ST. PETERSBURG, Fla. (WFLA) — St. Petersburg Police Department need the public’s help getting a gunman off the streets.
On Wednesday, the police chief said there are similarities in the city’s last two homicides. Police believe the same gunman may be involved in both murders.
Police said, Vernon Williams, 60, died Sunday, April 10, of a gunshot wound, in the 900 block of Melrose Avenue South. Corlenzo Williams, 24, died April 12, of a gunshot wound, in the 2900 block of 17th Avenue South.
According to St. Petersburg Police Chief Anthony Holloway, both men were shot killed while walking down the street by an unknown man. The shootings were within two miles of each other.
There’s a growing memorial for Corlenzo Williams in the area where he was killed.
One man, who only want to be identified by Willie told 8 On Your Side Vernon Williams was someone he knew in the community.
“He doesn’t cause any harm to anybody, he’s a humble person,” Willie said. “Whoever did it needs to pay the penalty.”
Chief Holloway added a potential third victim came forward to report a person that drove up to them around the same time as the second shooting. When the victim noticed a weapon inside the vehicle, the victim started running and was able to get away.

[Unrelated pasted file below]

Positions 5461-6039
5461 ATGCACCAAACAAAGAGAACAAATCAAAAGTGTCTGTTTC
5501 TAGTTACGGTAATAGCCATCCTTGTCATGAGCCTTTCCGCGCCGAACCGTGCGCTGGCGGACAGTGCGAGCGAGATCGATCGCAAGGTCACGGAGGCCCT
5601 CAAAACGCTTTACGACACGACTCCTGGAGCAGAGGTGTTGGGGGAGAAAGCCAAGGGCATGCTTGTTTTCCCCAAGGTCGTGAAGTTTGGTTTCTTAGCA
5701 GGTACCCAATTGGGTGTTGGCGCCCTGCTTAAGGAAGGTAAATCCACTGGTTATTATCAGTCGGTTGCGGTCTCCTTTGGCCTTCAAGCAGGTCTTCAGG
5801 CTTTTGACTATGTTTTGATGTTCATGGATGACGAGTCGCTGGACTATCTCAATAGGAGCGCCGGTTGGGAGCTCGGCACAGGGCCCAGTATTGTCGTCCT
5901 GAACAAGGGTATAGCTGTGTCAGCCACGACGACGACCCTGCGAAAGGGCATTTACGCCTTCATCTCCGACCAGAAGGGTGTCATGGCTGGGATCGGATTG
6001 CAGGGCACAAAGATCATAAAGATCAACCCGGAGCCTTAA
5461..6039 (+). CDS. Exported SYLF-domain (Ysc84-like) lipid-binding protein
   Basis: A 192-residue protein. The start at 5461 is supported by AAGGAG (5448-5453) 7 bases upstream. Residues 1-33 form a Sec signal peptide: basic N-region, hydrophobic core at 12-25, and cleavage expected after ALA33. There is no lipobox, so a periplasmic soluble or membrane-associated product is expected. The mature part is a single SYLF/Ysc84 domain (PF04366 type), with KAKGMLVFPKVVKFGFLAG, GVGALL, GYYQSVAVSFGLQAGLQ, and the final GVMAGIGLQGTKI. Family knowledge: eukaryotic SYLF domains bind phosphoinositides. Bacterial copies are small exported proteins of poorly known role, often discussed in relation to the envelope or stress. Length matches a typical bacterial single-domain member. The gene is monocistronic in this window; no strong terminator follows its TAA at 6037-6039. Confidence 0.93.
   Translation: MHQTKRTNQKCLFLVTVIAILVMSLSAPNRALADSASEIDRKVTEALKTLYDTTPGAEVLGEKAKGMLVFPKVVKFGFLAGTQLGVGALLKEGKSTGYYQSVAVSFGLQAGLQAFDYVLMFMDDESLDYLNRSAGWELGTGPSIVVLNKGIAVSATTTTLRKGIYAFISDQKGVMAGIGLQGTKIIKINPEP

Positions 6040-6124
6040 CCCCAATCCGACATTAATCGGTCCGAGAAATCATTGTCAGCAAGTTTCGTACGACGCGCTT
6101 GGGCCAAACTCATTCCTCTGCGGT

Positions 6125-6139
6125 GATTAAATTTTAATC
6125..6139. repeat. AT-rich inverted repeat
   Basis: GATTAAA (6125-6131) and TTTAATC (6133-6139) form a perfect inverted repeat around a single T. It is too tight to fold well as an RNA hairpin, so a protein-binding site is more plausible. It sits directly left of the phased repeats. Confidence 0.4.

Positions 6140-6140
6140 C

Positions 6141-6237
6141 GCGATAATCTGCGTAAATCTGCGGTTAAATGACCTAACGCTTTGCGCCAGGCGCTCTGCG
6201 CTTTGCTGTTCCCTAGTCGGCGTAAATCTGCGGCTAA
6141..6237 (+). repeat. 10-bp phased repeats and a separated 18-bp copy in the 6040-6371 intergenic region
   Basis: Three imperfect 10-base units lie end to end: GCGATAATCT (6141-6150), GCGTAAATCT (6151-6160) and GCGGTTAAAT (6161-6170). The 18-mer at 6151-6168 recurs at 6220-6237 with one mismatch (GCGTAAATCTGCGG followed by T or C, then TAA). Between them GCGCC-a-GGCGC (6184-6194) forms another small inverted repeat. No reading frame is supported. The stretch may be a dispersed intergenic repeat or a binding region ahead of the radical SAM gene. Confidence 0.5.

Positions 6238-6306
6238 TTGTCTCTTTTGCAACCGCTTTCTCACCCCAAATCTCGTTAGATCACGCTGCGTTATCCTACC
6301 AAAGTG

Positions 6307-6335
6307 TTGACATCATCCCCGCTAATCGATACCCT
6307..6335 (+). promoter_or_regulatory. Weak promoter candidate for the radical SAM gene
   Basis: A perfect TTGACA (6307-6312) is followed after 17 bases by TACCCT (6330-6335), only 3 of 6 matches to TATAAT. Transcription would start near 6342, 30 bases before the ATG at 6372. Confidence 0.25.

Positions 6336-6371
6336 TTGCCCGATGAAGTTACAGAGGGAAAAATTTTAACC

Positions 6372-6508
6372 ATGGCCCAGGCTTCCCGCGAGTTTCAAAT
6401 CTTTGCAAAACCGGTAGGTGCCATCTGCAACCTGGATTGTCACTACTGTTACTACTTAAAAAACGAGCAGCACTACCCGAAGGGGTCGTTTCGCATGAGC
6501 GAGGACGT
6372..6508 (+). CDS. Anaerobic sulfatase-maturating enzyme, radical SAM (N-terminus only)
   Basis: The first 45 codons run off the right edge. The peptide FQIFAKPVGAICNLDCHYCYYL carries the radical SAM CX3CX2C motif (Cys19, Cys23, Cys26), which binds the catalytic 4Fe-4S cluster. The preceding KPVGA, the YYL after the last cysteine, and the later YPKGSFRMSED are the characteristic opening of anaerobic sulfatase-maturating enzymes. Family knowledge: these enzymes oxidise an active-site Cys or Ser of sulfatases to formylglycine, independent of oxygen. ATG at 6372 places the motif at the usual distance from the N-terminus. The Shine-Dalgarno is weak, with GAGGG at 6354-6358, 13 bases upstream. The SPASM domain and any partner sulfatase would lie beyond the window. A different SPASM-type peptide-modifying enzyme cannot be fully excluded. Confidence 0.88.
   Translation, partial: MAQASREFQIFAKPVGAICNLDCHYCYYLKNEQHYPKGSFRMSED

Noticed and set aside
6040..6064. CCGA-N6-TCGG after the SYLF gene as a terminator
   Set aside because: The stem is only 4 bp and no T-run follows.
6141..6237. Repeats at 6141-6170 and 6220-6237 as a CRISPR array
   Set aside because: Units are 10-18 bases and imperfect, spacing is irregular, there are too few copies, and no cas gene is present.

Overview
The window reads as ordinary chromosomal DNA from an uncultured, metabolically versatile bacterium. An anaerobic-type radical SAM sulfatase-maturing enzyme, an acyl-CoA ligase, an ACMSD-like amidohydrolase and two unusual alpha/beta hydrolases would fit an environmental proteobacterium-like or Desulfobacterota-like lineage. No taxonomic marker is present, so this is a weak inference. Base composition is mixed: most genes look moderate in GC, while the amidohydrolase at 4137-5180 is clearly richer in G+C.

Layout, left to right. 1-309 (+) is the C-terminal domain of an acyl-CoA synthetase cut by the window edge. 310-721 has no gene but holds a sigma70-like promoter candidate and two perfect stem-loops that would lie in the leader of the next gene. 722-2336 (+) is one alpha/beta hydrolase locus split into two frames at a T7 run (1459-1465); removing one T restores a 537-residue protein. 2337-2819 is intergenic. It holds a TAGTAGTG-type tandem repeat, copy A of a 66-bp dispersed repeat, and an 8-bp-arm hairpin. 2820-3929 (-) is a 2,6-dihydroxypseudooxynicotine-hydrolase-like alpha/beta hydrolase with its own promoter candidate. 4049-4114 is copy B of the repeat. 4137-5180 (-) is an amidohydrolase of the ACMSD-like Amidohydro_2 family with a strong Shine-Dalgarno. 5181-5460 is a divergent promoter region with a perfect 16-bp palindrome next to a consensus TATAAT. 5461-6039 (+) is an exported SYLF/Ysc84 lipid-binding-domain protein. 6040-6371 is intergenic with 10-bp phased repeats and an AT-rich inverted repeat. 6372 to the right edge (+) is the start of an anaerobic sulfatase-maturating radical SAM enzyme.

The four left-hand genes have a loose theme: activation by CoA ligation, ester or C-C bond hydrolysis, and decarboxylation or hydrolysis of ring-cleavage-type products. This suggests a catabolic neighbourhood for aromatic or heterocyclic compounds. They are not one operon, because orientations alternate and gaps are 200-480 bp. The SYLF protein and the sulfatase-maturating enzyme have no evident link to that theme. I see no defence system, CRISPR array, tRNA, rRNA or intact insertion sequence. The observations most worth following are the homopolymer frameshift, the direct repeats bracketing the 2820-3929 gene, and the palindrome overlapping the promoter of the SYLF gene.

As of now, police can only describe the suspect as a black man driving an unknown vehicle.
“We’re assuming that the suspect is just driving down the street, spotting these people walking down the street, having a conversation with these people and shooting them,” Chief Holloway said.
The chief says they aren’t sure if the same gunman is responsible, but they’re not ruling it out.
“We need more information to get this person off the street,” Chief Holloway said.
Willie says both tragedies are cause for concern.
“This is our community so why walk my son down the road knowing this is going to happen,” Willie said. “It’s like why did this have to happen here.”
Anyone with information regarding either case, who wishes to remain anonymous, is eligible for a reward of up to $5000 by calling 1-800-873-TIPS.